For as little as half a Singapore dollar, or about USD 0.40, drivers in Singapore can rent a car for one hour. Assuming you have a valid driver’s license and you’re willing to get behind the wheel, that works out far better than flagging down a taxi—fares start at SGD 3.20 and tick up.
This car-sharing arrangement is offered by Tribecar, a startup founded in 2016 in the city-state. As the pandemic has left many citizens wary of public transportation and even ride-hailing services, Tribecar wants to take advantage of the new normal, offering drivers the possibility of paying as you go, without any subscription fees, Adrian Lee, Tribecar co-founder, told KrASIA. Users only need to put down a one-time refundable deposit of SGD 100 (USD 75) through the app to start using the vehicle rental services.
Tribecar is the only car-sharing firm in the city-state that provides services for leisure drivers as well as professional drivers working for platforms like Uber, GrabCar, and Ninja Van. Users can access the company’s app or website to book a car for short-term rentals. After reserving the vehicle for pickup at a preferred location and specific time, drivers can unlock the vehicle using their phone, and return it to the same parking lot after the trip is finished.
As an asset-light company, Tribecar does not own any vehicles, but uses cars from small and medium-sized (SMEs) car rental companies for its car-sharing services. The company relies on partnerships and on its in-house developed fleet management software to keep track of the vehicle pool. Tribecar also commercializes its fleet management software for SMEs, allowing them to manage operations more efficiently, Lee said.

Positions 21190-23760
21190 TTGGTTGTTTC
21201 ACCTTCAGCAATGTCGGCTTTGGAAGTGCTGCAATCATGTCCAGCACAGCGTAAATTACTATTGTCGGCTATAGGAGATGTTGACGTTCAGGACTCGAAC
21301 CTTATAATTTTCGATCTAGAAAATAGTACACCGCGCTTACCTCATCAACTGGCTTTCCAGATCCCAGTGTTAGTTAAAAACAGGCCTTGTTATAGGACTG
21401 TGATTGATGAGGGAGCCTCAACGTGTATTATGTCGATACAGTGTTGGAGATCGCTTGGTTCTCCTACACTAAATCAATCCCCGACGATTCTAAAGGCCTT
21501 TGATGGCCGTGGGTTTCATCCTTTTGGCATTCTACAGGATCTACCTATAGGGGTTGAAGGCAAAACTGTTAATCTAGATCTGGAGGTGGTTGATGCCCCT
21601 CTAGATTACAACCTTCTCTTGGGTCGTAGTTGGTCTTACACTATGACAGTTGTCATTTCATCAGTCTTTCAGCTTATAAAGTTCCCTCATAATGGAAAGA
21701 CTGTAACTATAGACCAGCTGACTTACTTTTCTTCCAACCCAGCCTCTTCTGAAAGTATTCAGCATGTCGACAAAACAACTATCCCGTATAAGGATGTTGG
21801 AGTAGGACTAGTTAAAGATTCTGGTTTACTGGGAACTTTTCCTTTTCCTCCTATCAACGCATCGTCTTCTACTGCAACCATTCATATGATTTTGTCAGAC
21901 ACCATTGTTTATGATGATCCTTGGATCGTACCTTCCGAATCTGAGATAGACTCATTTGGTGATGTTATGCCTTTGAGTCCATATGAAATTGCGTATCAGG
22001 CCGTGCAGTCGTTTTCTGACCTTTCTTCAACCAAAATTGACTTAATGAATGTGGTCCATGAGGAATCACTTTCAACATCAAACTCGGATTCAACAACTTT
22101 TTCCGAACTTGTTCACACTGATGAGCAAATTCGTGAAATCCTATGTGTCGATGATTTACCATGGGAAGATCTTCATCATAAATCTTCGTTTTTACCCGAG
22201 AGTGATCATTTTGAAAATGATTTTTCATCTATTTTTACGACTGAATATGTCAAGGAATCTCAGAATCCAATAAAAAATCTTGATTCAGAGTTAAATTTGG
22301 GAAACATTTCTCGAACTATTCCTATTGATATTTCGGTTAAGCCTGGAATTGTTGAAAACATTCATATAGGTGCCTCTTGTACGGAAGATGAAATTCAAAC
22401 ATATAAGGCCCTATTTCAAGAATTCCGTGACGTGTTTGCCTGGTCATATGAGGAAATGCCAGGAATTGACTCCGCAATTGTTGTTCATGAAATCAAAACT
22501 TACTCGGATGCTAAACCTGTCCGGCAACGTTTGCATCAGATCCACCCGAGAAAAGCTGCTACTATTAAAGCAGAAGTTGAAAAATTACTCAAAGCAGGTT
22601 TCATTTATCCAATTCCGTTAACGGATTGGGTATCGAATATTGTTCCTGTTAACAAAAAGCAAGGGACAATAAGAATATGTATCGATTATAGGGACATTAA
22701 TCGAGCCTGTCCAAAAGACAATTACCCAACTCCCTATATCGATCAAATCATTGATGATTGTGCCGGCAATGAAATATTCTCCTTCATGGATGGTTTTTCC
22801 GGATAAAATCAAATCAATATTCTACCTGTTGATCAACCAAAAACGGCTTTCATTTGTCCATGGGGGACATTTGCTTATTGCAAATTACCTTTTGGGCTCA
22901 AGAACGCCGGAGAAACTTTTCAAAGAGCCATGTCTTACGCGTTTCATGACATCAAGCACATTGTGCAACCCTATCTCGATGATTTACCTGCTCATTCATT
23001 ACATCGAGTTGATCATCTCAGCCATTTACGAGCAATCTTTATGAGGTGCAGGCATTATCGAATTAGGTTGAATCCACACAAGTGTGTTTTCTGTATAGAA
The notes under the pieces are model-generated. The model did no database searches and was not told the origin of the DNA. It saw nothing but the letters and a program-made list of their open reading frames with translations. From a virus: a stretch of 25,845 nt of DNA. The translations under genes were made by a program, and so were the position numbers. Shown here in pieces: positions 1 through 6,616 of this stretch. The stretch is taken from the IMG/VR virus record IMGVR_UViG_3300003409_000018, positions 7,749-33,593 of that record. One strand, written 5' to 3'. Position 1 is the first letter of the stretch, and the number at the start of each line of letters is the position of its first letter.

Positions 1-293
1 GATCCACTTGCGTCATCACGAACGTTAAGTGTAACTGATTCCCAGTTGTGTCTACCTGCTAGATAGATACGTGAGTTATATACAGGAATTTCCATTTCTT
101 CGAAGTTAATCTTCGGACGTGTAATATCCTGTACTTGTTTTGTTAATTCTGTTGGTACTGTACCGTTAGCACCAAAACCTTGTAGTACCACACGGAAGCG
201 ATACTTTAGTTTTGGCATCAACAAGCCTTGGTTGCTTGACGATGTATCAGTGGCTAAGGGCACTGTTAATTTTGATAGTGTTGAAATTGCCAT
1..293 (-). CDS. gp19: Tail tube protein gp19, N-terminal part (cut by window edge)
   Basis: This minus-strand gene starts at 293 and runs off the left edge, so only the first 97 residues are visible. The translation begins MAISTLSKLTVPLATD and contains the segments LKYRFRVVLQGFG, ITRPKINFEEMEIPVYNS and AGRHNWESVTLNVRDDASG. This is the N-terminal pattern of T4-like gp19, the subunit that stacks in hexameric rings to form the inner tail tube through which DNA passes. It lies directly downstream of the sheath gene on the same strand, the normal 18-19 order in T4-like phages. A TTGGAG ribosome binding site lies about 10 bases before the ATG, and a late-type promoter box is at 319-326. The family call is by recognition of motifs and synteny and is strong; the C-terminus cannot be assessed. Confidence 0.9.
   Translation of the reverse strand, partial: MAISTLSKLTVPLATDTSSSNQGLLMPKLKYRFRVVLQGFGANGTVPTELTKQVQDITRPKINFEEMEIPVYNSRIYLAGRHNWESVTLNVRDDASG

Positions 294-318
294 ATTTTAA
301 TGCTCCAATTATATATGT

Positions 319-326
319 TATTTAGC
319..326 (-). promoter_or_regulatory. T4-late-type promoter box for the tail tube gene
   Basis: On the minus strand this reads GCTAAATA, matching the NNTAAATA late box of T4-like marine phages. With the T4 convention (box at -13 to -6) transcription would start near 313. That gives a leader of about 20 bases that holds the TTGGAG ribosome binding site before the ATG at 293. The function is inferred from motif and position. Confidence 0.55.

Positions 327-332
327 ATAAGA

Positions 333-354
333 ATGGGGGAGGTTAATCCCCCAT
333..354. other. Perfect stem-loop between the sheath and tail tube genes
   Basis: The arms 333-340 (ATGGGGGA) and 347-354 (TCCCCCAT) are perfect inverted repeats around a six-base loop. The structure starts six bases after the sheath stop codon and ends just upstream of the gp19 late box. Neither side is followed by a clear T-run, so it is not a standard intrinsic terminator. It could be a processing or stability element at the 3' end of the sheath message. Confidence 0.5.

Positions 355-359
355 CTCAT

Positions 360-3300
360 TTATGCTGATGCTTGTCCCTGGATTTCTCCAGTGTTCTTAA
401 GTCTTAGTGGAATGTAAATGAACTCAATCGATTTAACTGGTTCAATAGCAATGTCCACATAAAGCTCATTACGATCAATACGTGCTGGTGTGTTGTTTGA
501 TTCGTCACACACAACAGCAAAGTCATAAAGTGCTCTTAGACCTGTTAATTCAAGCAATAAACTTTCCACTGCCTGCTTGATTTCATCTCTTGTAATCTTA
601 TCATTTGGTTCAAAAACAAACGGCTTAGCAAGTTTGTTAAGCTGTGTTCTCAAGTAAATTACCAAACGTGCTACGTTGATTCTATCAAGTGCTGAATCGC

While 70% of the firm’s earnings come from its car-sharing business, the rest is from the licensing of its software. Lee, however, did not disclose the number of rental firms using Tribecar’s fleet management suite.
Digitalizing car rental firms
“Tribecar has created an Asia market-focused combined fleet management and car-sharing platform that works for both drivers and our fleet partners,” Lee said about the company’s fleet management software.
To make things work, Tribecar equips cars with telematics equipment, also known as a black box, which allows the firm to monitor and track an array of data including GPS location, vehicle speed, and driving behavior. The black box, installed in every vehicle, is connected to a central server, providing insightful data to operators about the vehicle pool, Lee explained.
He emphasized that the system is “very scalable” and can be deployed in other countries where Tribecar is expanding operations, such as Thailand and Malaysia. The system can also be installed in older vehicles that “may not have the latest digital connectivity needed for advanced diagnostics.”
“In Singapore, vehicles can live ten to 30 years. Making sure the fleet management technology works with different types of vehicles here is important, and so does tapping the changing demand from the logistics sector. That’s why we spend a lot of money on technology and people,” he added.